Journal: Can Something Be Captivating Because It’s Uncommon?

Can Something Be Captivating Because It’s Uncommon?

By Michael Banovsky
October 2, 2015

In the early ’70s, Porsche—like every other carmaker—decided to add stripes to its 911. Stripes themselves are nothing new, least of which in Stuttgart, but instead of taking the easy route, designers envisioned a more polarizing look. I can imagine the styling studio exchange now:

Designer #1: “What if ‘911’ covered the hood of the car?”

Designer #2: “Sounds cool, what if it was so bold and obvious and brilliant that we could remove the Porsche crest from the hood as well?”

Designer #3: “…this is so contemporary, we should offer them in different colors, too!”

The result, you see above in a Porsche photo from its first driver training outing in 1974, were the so-called “Safety Stripes”, available in black, silver, orange, or gold. What makes them safer? They’re matte, with a number of sources saying the finish was to reduce glare. Rare? Yeah, you bet, and accurately replicating the look isn’t simple: cars originally ordered with them were fitted with hoods without the holes needed to affix the Porsche crest.

The 1974 911 was completely revised for a number of safety-related items, including its bumpers. The “Safety Stripes” are but one example, but I think I’ve fallen in love with how they look.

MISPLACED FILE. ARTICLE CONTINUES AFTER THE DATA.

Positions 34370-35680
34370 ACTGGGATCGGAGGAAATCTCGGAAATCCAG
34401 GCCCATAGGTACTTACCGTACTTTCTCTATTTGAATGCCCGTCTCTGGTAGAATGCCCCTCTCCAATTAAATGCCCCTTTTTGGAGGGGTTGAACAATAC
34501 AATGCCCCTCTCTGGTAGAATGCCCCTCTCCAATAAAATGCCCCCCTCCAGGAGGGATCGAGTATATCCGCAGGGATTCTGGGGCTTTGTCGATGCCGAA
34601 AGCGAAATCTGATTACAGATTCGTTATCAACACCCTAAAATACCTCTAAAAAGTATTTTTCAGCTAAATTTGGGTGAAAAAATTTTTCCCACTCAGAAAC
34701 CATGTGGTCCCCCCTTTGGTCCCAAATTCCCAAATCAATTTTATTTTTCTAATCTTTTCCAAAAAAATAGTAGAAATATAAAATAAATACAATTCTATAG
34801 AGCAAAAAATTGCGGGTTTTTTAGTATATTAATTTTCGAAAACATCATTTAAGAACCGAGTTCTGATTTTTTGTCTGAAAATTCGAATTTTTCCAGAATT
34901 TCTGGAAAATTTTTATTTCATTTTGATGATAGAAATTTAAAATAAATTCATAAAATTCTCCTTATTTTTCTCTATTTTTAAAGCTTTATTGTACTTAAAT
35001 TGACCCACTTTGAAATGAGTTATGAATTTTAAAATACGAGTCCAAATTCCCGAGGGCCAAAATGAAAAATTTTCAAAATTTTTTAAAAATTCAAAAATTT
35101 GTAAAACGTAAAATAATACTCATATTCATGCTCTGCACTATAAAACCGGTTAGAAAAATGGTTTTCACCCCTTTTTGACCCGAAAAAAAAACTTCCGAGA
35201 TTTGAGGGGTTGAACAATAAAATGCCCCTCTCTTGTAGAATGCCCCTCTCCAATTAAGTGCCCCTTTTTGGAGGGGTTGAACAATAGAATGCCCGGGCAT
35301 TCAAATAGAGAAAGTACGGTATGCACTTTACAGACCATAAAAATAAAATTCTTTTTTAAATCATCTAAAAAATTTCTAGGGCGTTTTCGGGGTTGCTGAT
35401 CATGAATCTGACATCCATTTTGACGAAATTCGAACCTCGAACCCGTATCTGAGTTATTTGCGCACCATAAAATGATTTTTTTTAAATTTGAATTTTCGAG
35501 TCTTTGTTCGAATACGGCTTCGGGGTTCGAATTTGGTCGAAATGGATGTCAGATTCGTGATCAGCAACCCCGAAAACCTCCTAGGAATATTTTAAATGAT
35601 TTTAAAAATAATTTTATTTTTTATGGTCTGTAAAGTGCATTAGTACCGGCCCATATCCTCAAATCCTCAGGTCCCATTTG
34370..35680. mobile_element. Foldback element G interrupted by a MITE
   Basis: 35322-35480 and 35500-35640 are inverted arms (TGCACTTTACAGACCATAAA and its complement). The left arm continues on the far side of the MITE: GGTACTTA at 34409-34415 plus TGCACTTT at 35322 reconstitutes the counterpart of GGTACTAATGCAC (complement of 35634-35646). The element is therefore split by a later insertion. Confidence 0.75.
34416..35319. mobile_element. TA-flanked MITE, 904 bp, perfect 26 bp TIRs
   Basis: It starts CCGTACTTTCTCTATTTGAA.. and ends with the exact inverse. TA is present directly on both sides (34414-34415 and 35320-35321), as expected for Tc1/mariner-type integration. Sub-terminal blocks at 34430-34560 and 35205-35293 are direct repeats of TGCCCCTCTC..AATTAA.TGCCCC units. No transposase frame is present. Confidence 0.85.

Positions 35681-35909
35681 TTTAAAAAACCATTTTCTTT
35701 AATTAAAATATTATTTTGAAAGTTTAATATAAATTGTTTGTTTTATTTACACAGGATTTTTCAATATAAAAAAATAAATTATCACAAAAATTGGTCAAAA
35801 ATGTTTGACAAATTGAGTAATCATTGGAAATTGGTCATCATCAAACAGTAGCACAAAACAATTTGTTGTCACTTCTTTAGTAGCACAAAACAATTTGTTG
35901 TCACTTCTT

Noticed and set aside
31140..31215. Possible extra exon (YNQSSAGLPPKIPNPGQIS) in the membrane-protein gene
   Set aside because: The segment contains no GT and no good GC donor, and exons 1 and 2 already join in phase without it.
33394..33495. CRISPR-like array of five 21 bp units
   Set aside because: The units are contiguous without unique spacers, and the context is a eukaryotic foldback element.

Is there a vintage accessory you’re equally captivated by? 

Images via

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Bobby Degenhart
Bobby Degenhart(@bobbydgo)
4 years ago

Interesting… In 1974 Chevy gave the Camaro Z/28 the exact same graphics treatment. Wonder who was aping who. My guess is Chevy was the follower here, not the leader…

Brynner Batista
Brynner Batista(@fb_471126716399555)
6 years ago

How about this for uncommon? Seems like a stretch today, but these really were the usable supercar of their day: the MB 300SL. Furthermore, with the sweltering cabin, using one as a winter car almost makes sense! (Taken at Palos Verdes Concours 2015)

6 years ago

Rally cars of the same era also had matte black hoods for the purpose of glare reduction.

Guitar Slinger
Guitar Slinger(@gtrslngr)
6 years ago

There’s a plethora of ‘ uncommon ‘ items and design elements , graphic and otherwise , that have found their way on to cars [ and M/C’s ] over the years that are anything but .. ‘ captivating ‘ .. looking entirely out of place and doing more to detract or distract from the looks than add anything to them .

No Mr Banovsky .. what makes the 911 ‘ Safety Stripes ‘ so absolutely goram ‘ captivating ‘ is the fact that they were so bloody well designed and integrated into the overall design .. even as you’ve stated requiring body modifications in order to fit them .. to the point that they appear as if they’ve been on 911’s since the 901 .. which of course they hadn’t .

THAT … good sir .. is the art .. as in A-R-T of graphic design at its finest . Adding something new that looks like its always been there and does everything to enhance the overall looks rather than detract or distract from them

Alexandre Goncalves
Alexandre Goncalves(@cacem)
6 years ago

Probably mud flaps – Both of my cars have the original ones. According to legend, Ferrari made them go away over here in Portugal, as they wouldn´t sell any Ferrari with them on…)